Artist Statement

For many years I have been following a trajectory that is set in motion by the last painting. A chronology driven by necessity, the obvious next step. The proportion of the piece is the initial imperative: the size and dimension of the canvas and the containment of the four sides of the canvas that encompass it; the front of the canvas and the encompassing color on the sides.

By applying about fourteen layers of a monochromatic pigment to the sides of the canvas I catalyze an interaction between the ambient light, the viewer's perception, and the work itself thereby destabilizing any sense of a fixed image in favor of a dynamic of shifting relationships. The light reflected from the sides of the paintings cast auras of color on the wall and surrounding space. These ephemeral hues diminish any rigid distinction between the work itself and that of it's environment, and impose a temporal experience of the work given the shifting conditions our perception presupposes.

The paintings are generally 1/8 inch off the floor. This was never my initial intention, but they evolved along this line from earlier work that has step by step become what it is today. It has, though, brought up important issues of the painting as an object (1) because it is "standing" on the floor and (2) because the front is not a picture of anything, always an interesting question to ponder. They remain, however, paintings; acrylic paint on stretched canvas.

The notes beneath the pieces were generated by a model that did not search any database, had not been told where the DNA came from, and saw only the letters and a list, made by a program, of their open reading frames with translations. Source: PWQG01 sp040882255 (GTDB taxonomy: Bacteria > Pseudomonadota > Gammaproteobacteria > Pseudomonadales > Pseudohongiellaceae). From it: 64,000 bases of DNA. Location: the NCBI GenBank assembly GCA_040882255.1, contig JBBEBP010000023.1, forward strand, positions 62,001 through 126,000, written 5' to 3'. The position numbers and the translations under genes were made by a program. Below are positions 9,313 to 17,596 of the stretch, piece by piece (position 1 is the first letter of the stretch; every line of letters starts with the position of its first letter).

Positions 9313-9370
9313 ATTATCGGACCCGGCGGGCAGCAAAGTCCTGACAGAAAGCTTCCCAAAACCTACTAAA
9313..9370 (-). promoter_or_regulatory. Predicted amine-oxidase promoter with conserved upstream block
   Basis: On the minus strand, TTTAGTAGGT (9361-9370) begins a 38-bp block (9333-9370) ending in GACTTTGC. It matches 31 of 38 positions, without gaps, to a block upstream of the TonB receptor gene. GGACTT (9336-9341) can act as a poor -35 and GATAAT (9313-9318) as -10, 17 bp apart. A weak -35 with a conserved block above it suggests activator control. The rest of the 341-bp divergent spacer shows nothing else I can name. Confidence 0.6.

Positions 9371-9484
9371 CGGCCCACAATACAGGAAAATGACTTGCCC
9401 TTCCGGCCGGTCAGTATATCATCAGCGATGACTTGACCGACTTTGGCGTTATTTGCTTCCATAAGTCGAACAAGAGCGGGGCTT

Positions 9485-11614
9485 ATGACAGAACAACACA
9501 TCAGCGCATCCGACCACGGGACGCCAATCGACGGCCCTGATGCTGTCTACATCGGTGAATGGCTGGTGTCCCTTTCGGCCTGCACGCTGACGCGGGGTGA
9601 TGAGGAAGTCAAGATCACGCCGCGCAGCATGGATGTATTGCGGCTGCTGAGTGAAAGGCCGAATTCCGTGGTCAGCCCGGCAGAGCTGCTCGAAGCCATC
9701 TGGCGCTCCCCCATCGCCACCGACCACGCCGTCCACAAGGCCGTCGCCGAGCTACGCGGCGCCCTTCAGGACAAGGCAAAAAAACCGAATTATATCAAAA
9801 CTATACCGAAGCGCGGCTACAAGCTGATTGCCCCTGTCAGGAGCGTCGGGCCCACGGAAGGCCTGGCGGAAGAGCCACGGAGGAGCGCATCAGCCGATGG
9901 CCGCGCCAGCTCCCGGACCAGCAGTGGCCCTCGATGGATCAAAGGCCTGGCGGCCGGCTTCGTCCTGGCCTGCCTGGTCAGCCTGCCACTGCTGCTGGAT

The paintings are at a slant to the right, an alignment I call "Tip-to-Tip" establishing the vertical axis from upper left corner to lower right corner; breaking from the static architecturally referenced perspective that paintings hung at a ninety degree angle to the floor have.

This all began 16 or so years ago when I was painting distinct white tilted squares (diamonds), sitting on the bottom center of a red or black painted field. The size of the rectangular canvas in relation to the size of the symmetrical white diamond was what the painting was about, what that relationship evoked. One day I made a slight rectangle instead of a diamond sitting in the field on the bottom of the canvas. It led me to question why I was painting this on the front of the canvas, when the canvas itself can be it's own unique proportion on the wall, defined by its side's painted color field. Relationships of shapes on the front of a canvas has been done ad nauseam. The fascination for me is how to push the boundaries of what a painting can be, while still being moving, dynamic, sublime.

Deborah Salt
Los Angeles

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